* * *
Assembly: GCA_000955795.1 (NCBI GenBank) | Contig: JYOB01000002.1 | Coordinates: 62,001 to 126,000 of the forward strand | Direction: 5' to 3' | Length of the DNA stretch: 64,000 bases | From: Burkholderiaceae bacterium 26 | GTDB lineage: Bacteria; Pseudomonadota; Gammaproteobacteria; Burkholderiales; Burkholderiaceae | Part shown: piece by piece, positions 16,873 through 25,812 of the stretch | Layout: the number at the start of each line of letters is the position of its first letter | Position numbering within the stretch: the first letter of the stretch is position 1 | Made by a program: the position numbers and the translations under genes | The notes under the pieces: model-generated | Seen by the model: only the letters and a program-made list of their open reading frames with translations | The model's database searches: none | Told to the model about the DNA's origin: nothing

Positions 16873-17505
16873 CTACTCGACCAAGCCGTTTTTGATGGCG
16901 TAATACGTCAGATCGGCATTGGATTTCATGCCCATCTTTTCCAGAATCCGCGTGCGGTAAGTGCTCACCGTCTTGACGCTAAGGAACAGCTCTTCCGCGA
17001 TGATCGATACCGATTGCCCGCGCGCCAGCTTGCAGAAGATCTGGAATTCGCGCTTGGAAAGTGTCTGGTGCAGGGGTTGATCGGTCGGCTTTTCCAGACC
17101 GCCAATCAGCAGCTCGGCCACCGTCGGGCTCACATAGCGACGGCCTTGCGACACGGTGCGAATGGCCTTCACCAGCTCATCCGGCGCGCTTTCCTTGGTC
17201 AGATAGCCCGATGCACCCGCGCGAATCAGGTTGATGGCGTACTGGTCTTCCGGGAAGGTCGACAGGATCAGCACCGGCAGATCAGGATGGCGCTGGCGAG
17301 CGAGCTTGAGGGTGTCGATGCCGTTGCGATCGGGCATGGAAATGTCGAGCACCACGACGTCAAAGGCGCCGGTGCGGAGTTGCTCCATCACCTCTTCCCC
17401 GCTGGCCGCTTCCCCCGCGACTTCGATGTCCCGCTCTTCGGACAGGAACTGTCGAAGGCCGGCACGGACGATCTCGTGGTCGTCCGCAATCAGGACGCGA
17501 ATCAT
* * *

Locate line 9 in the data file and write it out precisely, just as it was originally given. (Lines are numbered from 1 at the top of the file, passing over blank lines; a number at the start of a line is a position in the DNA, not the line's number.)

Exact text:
17401 GCTGGCCGCTTCCCCCGCGACTTCGATGTCCCGCTCTTCGGACAGGAACTGTCGAAGGCCGGCACGGACGATCTCGTGGTCGTCCGCAATCAGGACGCGA